Chailey Heritage School Old Scholars Association
Review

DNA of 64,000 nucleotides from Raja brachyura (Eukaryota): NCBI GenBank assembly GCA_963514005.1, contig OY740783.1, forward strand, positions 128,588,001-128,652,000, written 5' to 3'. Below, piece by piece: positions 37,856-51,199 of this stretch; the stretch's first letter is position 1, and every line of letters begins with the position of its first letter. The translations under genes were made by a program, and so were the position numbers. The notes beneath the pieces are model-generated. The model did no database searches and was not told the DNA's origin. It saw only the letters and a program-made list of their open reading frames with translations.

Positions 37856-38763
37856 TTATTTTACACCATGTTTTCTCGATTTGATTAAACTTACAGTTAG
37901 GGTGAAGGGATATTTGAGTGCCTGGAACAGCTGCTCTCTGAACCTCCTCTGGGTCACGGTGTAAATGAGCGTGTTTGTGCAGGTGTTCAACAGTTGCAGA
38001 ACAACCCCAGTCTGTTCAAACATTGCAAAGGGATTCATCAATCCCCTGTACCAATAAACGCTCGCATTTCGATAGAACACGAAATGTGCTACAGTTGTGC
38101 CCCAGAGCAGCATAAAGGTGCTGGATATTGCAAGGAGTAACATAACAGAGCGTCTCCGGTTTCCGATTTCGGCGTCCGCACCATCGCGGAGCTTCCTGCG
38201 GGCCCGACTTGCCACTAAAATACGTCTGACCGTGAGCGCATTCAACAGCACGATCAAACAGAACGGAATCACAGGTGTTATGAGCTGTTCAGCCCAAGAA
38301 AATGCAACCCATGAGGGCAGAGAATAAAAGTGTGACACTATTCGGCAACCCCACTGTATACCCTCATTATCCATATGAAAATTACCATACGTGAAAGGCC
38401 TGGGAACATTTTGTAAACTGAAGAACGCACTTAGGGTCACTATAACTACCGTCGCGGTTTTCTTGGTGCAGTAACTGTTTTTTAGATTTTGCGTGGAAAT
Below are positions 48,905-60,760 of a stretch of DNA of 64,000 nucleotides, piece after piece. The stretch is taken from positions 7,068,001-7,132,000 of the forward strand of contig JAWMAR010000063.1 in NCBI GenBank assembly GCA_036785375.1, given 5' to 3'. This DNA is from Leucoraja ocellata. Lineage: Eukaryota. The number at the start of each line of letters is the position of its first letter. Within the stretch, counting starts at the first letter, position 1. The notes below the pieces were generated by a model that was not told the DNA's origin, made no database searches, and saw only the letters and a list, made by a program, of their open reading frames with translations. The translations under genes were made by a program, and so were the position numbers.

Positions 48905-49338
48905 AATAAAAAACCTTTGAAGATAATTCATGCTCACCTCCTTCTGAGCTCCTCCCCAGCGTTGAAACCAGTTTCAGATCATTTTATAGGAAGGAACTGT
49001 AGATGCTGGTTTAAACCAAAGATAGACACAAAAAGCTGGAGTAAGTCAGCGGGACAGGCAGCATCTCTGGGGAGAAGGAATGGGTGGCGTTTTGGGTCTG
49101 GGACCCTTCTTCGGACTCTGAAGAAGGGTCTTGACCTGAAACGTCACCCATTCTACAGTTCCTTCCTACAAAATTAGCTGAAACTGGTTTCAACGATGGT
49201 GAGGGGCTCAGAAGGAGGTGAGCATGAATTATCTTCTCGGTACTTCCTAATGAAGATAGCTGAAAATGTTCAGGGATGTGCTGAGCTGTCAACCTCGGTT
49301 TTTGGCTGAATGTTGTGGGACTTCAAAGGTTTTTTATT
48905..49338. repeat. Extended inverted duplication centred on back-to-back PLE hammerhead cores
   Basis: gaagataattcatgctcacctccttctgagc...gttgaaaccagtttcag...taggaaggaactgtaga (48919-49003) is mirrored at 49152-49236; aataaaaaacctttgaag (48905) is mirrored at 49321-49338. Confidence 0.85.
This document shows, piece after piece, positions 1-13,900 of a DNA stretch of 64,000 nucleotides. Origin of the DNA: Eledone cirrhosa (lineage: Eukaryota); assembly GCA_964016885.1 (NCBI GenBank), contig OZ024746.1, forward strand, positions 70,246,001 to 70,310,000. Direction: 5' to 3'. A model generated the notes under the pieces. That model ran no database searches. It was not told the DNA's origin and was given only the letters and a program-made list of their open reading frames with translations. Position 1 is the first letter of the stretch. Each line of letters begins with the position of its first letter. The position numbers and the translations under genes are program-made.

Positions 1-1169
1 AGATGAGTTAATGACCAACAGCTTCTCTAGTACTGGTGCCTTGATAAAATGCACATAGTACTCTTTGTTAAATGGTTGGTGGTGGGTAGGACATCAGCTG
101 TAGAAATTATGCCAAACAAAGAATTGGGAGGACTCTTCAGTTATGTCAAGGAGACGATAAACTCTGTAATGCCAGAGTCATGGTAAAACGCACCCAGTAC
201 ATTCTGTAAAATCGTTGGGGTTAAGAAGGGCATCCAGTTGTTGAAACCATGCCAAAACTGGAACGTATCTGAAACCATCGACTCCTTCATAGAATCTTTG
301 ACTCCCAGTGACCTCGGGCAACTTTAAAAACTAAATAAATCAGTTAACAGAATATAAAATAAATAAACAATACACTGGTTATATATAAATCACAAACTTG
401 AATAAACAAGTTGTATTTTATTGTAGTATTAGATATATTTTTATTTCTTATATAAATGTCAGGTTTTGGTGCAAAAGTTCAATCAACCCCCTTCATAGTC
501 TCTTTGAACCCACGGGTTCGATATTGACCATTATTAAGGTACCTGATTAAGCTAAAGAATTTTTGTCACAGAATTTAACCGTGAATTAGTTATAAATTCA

Maureen Fenner - With These Hands Maureen O’Sullivan (as was) contracted polio at three months in 1955. At the age of three her parents took her to Chailey and left her there, without warning. When she couldn’t stop crying her bed was wheeled into a cubicle and left there for days until she did. Sister May advised her parents not to take her home that Christmas because she was settling down so well! As Maureen said “We endured more emotional suffering than children should know about”. This was the old spirit of Chailey.  Those with power decided what was best for those without. Laetus Sorte Mea – or else. Brave Poor Things - not children. But as she wrote “having no alternative is a great reason for getting on with things, and so I did”. And this is her story. I was at first disappointed that only three of the eighteen chapters were about Chailey and surprised that there was so little said about her fellow inmates, However I persevered and read on with an increasing understanding that for some Chailey isn’t the end of struggle but just the beginning. Nothing in Maureen’s life has been easy or straightforward. Her dispassionate description of how each problem and solution was followed by yet another, became compelling. She is surprisingly frank about her relationships with the men in her life and her children. She writes with clarity and with succinct observations on disability and life in general I only read a couple of books a year now and I am glad that this was one of them. I recommend it to you and leave you with her final words. “We may have a long way to go, and the journey may at times be never ending, but it’s sometimes worth looking over our shoulder and seeing just how far we’ve come.” Ian Sowerby
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